CANCELLED. Bilingual advantage for memory: Why now you see it, now you don't?
- Room 224 Education Building, University of Birmingham
- Wednesday 18 March 2020 (16:00-17:30)
Please note: This talk has been postponed, with a new date to be confirmed.
A Language and Cognition Seminar
Speaker: Professor Luna Filipovic, from the University of East Anglia
One of the most controversial topics in bilingualism is whether it does or does not have any advantage over monolingualism. Academic research on both sides of the debate is gathering pace and presenting contradictory evidence (Papp et al. 2015).
In this talk I focus specifically on witness memory, rarely discussed in the field, and ask whether speaking more than one language is beneficial for remembering events in two cognitive domains, motion and causation. Drawing on experimental findings of my own (Filipović 2019) and those of others, I illustrate, using examples from different English- Spanish bilinguals, why a bilingual advantage for memory of events seems to be there sometimes but not always. We shall see that language typology plays a critical role in explaining the different outcomes of bilingualism, as does the specific type of bilingualism and the type of interlocutor, i.e. who the bilingual talking to - a monolingual or another bilingual.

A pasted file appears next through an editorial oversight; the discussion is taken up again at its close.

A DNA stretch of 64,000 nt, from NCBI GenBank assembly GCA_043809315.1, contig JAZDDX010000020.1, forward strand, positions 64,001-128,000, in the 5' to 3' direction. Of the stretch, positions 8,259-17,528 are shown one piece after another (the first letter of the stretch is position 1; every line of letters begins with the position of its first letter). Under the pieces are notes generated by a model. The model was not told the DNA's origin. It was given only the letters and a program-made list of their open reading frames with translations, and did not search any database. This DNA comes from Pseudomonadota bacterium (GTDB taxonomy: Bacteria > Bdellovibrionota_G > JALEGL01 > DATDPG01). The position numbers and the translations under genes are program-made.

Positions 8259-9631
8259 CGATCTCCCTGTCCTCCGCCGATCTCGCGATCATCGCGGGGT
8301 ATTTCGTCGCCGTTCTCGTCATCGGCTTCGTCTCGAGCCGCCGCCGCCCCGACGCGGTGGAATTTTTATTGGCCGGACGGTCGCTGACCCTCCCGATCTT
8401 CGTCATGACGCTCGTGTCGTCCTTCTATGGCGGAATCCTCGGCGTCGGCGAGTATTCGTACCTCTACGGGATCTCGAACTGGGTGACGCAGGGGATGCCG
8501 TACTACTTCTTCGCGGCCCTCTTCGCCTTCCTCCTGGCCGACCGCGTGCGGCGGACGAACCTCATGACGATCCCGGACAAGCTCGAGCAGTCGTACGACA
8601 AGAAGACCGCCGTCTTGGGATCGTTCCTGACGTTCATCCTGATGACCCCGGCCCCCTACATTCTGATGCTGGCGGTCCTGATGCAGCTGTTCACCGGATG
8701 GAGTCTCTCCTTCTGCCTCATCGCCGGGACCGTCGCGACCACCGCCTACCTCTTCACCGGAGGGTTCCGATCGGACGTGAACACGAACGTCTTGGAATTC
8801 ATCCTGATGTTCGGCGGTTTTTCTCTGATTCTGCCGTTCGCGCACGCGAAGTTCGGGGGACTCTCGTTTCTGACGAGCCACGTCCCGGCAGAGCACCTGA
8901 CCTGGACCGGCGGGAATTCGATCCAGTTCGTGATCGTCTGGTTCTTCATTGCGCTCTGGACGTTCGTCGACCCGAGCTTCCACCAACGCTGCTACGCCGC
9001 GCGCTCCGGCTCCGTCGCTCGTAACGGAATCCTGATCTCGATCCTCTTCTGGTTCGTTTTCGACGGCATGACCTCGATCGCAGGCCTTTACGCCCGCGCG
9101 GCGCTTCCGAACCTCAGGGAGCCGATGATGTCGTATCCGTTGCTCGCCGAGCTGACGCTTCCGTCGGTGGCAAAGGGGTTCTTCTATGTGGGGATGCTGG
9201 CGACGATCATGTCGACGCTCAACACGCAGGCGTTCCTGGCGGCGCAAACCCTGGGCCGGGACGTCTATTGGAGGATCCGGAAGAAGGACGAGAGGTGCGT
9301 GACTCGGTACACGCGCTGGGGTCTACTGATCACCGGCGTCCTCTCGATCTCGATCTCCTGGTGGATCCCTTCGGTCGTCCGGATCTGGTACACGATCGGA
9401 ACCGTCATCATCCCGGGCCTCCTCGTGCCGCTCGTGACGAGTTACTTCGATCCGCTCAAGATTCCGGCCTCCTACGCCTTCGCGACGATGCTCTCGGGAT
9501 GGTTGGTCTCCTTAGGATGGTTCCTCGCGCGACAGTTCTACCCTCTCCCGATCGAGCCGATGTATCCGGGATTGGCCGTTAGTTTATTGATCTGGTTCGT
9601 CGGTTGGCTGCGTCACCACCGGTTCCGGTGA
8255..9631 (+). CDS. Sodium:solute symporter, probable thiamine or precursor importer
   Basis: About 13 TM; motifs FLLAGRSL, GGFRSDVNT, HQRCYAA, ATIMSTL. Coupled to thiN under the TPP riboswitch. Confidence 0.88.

Papp, K., Johnson, H. A. & Sawi, O. 2015. Bilingual advantages in executive functioning either do not exist or are restricted to very speciﬁc and undetermined circumstances. Cortex 69, 265–78.
Filipović, L. 2019. Bilingualism in Action: Theory and Practice. Cambridge: Cambridge University Press.